Tackling the Cocktail Party Problem for Hearing Devices: Solutions, Challenges and Opportunities

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The cocktail party problem has remained to be one of the most challenging problems for hearing devices even after decades of extensive research. In this talk, we will introduce and discuss our research on the multi-microphone speech enhancement with an emphasis on robust and practical real-time algorithms for hearing devices. We will first present our research on multiple-microphone speech enhancement using a microphone array alone. Secondly, we will present our latest research on the multimodal speech enhancement using both brain signals (i.e. EEG) and microphone signals in a single joint-optimization framework. In both cases, we will use objective and subjective evaluation to demonstrate the algorithms’ effectiveness. Finally, we will discuss the challenges and opportunities in deploying these algorithms in the real-world



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  • University of Rochester
  • Rochester, New York
  • United States
  • Building: Robert B. Goergen Hall
  • Room Number: 101

Staticmap?size=250x200&sensor=false&zoom=14&markers=43.1576969%2c 77
  • Starts 15 June 2019 10:59 AM
  • Ends 28 June 2019 06:00 PM
  • All times are US/Eastern
  • No Admission Charge
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  Speakers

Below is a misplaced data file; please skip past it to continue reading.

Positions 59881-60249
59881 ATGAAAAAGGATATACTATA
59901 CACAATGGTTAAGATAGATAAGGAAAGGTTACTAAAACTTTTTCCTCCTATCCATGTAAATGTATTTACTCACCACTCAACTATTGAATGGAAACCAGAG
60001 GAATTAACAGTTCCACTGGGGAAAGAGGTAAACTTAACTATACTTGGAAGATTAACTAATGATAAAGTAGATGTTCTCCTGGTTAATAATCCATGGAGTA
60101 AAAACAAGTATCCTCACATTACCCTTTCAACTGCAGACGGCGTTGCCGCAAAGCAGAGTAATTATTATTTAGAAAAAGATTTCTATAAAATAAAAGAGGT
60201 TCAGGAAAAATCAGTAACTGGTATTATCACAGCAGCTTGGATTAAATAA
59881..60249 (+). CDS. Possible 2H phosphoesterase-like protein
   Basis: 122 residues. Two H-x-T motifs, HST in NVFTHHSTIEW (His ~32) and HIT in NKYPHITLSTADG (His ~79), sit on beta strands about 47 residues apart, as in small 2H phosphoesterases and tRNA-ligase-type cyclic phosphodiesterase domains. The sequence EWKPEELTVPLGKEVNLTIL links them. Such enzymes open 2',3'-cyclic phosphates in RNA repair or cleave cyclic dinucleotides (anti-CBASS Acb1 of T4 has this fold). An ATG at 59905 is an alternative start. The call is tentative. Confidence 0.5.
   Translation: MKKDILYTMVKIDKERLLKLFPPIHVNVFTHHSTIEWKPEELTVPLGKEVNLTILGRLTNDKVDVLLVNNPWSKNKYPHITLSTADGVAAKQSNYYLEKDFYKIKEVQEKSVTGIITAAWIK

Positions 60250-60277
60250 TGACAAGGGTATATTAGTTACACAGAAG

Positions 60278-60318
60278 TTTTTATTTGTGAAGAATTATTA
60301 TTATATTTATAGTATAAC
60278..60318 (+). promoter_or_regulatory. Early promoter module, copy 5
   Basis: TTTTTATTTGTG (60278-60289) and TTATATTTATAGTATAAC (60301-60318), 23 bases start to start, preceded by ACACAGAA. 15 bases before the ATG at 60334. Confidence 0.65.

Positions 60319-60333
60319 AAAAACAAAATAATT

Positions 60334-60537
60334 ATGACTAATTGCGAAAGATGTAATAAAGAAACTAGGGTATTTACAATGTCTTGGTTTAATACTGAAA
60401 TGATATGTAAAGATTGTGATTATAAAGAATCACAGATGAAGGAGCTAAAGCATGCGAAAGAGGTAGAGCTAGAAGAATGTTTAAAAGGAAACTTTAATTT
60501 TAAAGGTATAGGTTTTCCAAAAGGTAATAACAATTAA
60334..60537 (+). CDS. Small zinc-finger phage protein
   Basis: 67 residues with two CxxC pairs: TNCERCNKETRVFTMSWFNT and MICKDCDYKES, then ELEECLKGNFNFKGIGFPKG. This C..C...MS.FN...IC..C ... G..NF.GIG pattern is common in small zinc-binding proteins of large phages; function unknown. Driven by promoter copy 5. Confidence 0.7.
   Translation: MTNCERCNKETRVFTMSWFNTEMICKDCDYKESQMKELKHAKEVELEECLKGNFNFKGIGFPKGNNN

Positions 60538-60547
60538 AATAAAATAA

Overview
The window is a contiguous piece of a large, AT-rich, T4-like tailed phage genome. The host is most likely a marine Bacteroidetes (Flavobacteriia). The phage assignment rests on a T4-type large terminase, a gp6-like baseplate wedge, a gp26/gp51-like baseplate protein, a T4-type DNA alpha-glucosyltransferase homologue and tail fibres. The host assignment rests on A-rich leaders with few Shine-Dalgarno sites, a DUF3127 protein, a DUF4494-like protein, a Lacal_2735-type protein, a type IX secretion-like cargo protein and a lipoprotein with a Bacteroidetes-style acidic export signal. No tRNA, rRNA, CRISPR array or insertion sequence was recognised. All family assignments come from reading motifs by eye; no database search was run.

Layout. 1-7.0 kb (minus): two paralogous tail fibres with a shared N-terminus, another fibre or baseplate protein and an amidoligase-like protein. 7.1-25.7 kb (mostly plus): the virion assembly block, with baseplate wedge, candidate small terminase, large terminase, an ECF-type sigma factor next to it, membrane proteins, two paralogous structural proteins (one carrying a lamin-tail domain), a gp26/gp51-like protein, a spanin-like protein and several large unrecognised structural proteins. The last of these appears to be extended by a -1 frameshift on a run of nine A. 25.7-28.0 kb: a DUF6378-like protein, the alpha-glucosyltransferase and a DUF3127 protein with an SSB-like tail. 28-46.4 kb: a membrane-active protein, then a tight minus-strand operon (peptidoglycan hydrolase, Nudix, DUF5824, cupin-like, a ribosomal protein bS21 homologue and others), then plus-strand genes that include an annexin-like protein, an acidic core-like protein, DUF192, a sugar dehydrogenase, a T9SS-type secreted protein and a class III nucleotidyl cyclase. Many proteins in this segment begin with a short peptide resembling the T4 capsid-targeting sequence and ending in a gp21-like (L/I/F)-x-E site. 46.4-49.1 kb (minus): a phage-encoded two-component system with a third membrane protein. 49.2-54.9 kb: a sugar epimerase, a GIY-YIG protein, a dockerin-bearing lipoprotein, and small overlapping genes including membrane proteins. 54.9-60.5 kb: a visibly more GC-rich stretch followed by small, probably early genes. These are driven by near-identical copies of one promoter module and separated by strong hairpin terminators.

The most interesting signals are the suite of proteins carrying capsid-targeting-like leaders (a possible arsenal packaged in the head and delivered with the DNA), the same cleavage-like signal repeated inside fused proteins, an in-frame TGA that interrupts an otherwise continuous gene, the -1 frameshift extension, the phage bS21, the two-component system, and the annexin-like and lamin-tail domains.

Tao Zhang

Topic:

Tackling the Cocktail Party Problem for Hearing Devices: Solutions, Challenges and Opportunities

Biography:

Tao Zhang received his B.S. degree in physics from Nanjing University, Nanjing, China in 1986, M.S. degree in electrical engineering from Peking University, Beijing, China in 1989, and Ph.D. degree in speech and hearing science from the Ohio-State University, Columbus, OH, USA in 1995. He joined the Advanced Research Department at Starkey Laboratories, Inc. as a Sr. Research Scientist in 2001, managed the DSP department from 2004 to 2008 and the Signal Processing Research Department from 2008 to 2014. Since 2014, he has been Director of the Signal Processing Research department at Starkey Hearing Technologies, a global leader in providing innovative hearing technologies. He has received many prestigious awards including Inventor of the Year Award, the Mount Rainier Best Research Team Award, the Most Valuable Idea Award, the Outstanding Technical Leadership Award and the Engineering Service Award at Starkey. He is a senior member of IEEE and the Signal Processing Society and the Engineering in Medicine and Biology Society. He serves on the IEEE AASP Technical Committee and the industrial relationship committee and the IEEE ComSoc North America Region Board, He is an IEEE SPS Distinguished Industry Speaker, the IEEE SPS Industry Convoy for the Unites States (Region 1-6) and the Chair of IEEE Twin-cities Signal Processing and Communication Chapter. His current research interests include audio, acoustic, speech signal processing and machine learning; multimodal signal processing and machine learning for hearing enhancement, health and wellness monitoring; psychoacoustics, room and ear canal acoustics; ultra-low power real-time embedded system design and device-phone-cloud ecosystem design. He has authored and coauthored 120+ presentations and publications, received 20+ approved patents and had additional 30+ patents pending.





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